Leaving a garden in its prime & discovering a new perspective

July 27, 2012

Blue skies – a rare sight in Ireland this summer – but at what price?

I’m taking a break from my garden in Ireland.

There I’ve said it. After a tremendous amount of work and effort to get here, three airports, two plane journeys and over five thousand miles later, we’ve now in the U.S. where we’re staying with close family.

As we’re taking a long break I needed to arrange house sitters to look after our home, cats, dogs, fish, hens and garden and these are now firmly ensconced in our unusually clean and tidy house and I can finally relax.

Part of the reason I’ve been so busy on the run up to this trip is that I’ve had to scrub my house from top to bottom in preparation for our house sitters. That took some doing I can tell you as domestic goddess isn’t one of my usual titles. I cook, clean and tidy but in all honestly can’t remember the last time I washed the skirting boards, swept the cobwebs from the light fittings or cleaned out the hot press.

Freshly decorated

As if that wasn’t enough, a couple of weeks before we set off on our journey I had a notion (as women are apt to do) and got the builders in to finish off some outstanding rendering and plastering work in the hallway, one of the few jobs that needed doing to finish off our house renovations and make it more attractive for our house sitters, which of course added painting, decorating, more hoovering and scrubbing to the already overflowing job list.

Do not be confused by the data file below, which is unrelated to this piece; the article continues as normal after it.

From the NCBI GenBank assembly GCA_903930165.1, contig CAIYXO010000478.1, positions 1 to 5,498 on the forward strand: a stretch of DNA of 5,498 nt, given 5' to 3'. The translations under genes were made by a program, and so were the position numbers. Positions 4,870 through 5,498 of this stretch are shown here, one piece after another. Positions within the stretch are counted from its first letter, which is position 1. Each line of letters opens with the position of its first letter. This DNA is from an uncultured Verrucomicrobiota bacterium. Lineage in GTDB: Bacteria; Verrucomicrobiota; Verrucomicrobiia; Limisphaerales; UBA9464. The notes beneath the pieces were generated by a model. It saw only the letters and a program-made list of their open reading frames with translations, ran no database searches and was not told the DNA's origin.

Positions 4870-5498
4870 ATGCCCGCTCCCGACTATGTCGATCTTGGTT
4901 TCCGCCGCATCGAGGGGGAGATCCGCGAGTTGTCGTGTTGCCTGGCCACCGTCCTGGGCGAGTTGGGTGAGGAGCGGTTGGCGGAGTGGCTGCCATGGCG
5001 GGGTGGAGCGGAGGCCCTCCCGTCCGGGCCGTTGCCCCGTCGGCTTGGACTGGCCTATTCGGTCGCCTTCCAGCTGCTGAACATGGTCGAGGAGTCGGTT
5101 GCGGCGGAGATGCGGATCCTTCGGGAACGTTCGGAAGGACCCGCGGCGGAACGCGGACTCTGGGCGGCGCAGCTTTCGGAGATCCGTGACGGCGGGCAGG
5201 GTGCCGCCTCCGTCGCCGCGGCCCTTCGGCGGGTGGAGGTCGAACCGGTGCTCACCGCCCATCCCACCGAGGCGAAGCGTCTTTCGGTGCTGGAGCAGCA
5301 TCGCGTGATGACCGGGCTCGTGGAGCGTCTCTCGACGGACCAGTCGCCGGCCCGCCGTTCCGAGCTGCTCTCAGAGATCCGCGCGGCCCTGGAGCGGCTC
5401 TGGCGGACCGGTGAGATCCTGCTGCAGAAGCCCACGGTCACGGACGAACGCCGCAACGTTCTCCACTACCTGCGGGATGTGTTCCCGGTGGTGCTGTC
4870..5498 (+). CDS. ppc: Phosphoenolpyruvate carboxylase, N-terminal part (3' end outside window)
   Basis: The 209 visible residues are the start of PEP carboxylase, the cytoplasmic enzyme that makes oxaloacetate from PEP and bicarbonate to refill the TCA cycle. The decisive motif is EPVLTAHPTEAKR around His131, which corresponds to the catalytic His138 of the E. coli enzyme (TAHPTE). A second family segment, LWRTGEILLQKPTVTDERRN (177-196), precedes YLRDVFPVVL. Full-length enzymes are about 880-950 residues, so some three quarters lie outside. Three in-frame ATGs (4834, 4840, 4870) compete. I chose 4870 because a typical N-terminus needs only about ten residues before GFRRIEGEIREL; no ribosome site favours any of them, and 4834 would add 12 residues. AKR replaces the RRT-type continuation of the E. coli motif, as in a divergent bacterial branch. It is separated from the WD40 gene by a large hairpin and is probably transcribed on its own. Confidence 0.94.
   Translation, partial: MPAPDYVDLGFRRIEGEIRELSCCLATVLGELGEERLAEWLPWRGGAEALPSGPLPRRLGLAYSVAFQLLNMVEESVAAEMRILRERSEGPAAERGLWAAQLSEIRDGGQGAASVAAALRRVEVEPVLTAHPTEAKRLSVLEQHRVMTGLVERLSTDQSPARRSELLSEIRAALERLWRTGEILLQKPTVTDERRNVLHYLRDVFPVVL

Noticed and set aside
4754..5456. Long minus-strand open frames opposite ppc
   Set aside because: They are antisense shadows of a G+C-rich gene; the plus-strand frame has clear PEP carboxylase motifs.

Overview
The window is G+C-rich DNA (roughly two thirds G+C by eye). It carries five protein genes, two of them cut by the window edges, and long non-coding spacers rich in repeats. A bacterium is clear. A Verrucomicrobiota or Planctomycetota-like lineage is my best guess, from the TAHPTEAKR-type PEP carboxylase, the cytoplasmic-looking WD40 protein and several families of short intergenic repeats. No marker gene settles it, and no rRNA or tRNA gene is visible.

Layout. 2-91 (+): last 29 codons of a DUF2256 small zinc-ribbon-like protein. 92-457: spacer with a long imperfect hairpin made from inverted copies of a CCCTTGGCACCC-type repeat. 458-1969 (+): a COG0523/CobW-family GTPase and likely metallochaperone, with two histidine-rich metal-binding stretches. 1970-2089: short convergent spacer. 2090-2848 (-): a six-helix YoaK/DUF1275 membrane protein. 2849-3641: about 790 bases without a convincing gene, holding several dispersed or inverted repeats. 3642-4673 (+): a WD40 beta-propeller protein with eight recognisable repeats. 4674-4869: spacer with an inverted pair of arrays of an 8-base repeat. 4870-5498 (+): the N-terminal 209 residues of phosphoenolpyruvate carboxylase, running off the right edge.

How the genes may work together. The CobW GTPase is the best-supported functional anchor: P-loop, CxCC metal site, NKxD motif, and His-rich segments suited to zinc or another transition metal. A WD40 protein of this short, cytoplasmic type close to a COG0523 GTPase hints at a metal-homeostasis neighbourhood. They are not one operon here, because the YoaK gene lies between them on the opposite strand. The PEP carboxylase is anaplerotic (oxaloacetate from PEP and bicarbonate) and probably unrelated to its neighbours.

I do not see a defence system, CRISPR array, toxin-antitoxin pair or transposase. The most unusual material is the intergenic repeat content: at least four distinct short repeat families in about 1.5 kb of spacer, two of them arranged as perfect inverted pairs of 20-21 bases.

Unfortunately I wasn’t able to get the garden in tip-top condition with all the rain we’ve had over recent weeks (and housework!), but it’ll survive. Knowing we’d be away is also why I haven’t sown as many vegetables as usual this year. Just two days before we left my potatoes succumbed to blight and I’ve had to leave the tubers in the ground knowing I wouldn’t be home to dig them up (am hoping the lad who’s cutting the lawns will do that!). My onions will be ready for harvesting while we’re away and all the outdoor strawberries will have come and gone by the time we return.

A new perspective – desert flora


It’s difficult leaving gardens that you care for and work so hard at – planning, planting, sowing and then watching them growing – but trips in a lifetime don’t come along that often and I can’t deny the thought of seeing the sun again made it easier! The garden will still be there when we return, though it may take a bit of rediscovering under all the weeds!


So now we’re here and the unwinding process is starting to take place. Instead of blogging about damp but gloriously green gardens in Ireland I’ll be sharing a few observations from an exceptionally hot (by Irish standards) and drought ridden Albuquerque in New Mexico – a sprawling city surrounded by desert, where anything remotely green stands out like a flashy neon sign.

My next post will be about one of the most enjoyable days out we’ve experienced in a long time – the Albuquerque Botanical Gardens, where we were enthralled by multicoloured butterflies, entranced by enormous beatles and mesmerised by darting dragonflies.

I hope you’ll join me.

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